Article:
In this day and age, gendered dress rules seem silly and outdated, especially when we’re talking about venues where people are supposed to be having relaxed fun.
Last year, the Victoria Racing Club removed the rule that required men to wear socks, mainly in line with changing trends but it also removed one of its many silly gendered fashion rules (in members’ areas, men are still required to wear a suit).
Before clubs across Australia fall in step with the Sunshine Coast, as they likely will, let’s take a look at the much-maligned singlet and why it was probably banned in the first place.
First, men are more likely to be wearing a singlet that has seen better days, or has a beer company’s logo emblazoned on it, or has a few holes from going through the wash too many times. (“But I was wearing it when I got my first shag! It’s my lucky singlet!”)
On the other hand, there are plenty of singlets that cost a bomb, and look better than a raggedy old T-shirt that was last worn to paint the fence on the weekend, turps stains and all. And yet, the T-shirt makes it past the bouncers and the singlet-wearer is left crying at the door.
Singlets are tricky because like thongs, they can be hard to define. Once a thong has a heel, does it become a sandal? Similarly, where does a singlet stop being a singlet and start being something else, say a T-shirt, or a crop top?
Tanks, crops, racers, muscle tees, Chestys. These are all essentially words for the same thing, according to the strictest application of the clubs’ draconian rules. But in reality they are quite different.
A quick search of fashion e-commerce website The Iconic shows 841 singlet and muscle tee styles for women but only 289 styles for men. So while women have more options when it comes to singlets, it seems silly that they’re the only ones who should be able to wear them while enjoying a bevvy.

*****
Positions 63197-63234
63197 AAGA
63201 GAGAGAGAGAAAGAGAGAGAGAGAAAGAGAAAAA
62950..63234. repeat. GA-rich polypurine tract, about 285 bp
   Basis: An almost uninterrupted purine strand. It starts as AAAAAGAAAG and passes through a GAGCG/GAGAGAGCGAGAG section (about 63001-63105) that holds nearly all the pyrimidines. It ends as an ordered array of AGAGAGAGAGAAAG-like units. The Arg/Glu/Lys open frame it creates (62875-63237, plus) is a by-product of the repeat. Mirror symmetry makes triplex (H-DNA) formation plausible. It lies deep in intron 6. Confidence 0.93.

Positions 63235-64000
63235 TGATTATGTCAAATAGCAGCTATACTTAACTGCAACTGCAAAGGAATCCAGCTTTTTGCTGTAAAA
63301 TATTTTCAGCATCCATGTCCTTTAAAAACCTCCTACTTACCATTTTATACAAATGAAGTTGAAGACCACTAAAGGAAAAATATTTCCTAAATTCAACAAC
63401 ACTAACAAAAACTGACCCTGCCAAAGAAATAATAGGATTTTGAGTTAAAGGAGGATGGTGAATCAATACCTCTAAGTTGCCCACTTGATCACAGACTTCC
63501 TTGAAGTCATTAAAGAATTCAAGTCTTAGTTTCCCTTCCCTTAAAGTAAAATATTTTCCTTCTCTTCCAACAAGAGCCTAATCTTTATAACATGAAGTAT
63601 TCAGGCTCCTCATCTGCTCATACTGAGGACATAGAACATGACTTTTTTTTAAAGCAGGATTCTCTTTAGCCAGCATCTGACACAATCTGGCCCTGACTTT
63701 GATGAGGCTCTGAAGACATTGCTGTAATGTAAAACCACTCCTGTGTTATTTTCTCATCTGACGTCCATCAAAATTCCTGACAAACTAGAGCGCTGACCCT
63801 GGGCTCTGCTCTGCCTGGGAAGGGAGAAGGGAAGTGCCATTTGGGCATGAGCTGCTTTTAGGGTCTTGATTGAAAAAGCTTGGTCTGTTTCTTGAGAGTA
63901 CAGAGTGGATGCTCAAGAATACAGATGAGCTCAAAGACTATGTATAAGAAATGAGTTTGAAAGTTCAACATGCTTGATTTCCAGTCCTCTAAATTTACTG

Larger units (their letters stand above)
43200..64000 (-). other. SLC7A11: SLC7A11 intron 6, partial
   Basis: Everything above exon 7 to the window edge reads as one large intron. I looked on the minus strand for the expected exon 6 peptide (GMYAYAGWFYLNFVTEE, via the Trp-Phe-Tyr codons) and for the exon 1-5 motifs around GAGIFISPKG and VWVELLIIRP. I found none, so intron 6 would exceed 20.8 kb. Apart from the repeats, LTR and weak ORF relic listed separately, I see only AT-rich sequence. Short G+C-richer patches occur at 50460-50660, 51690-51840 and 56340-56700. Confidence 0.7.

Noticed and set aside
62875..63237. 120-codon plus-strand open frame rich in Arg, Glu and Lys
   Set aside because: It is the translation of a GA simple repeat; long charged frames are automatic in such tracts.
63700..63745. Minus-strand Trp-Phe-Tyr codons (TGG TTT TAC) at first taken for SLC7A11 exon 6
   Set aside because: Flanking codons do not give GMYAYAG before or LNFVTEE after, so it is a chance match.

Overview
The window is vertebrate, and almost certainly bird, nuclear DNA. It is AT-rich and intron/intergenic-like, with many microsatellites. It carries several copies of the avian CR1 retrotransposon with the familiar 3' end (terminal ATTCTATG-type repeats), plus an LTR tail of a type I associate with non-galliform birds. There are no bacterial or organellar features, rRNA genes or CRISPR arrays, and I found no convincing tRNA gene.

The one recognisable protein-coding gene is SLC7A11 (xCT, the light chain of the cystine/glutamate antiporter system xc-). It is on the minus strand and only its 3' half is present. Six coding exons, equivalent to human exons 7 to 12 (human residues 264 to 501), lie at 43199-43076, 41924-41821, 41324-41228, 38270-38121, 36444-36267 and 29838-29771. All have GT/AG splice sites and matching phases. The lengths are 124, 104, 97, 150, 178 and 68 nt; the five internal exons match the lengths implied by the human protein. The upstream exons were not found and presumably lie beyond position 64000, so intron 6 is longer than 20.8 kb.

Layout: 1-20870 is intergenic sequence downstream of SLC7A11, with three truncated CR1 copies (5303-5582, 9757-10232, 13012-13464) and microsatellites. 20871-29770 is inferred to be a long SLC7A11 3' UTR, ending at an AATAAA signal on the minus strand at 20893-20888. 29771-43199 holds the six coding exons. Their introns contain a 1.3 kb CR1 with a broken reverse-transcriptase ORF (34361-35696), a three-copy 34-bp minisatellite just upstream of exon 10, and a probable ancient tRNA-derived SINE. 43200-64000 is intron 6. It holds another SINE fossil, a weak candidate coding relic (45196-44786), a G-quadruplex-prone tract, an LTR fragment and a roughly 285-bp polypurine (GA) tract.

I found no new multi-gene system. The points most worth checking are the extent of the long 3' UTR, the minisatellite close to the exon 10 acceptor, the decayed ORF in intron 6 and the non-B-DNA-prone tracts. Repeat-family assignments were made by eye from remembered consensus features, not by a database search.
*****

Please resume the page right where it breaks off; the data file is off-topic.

In the days when surf clubs tried to position themselves as a classier alternative to the local pub, the dress code made more sense. The idea was probably borne from the fact that they didn’t want tradies, who back then were almost exclusively male, walking straight off the work site and into the bar. Women, on the other hand, were welcome to wear a strappy dress or top to help lift the standards (and it proved valuable eye candy).
But in 2018, dress standards based on gender, when it’s universally agreed there are more than two, just feel anachronistic.
Better the clubs create clearer definitions of what constitutes a singlet (and thongs and shorts while they’re at it), and apply them to everyone, or simply apply “neat casual” standards across the board, sleeves or not.
Fashion has moved on since the 1970s, and so should they.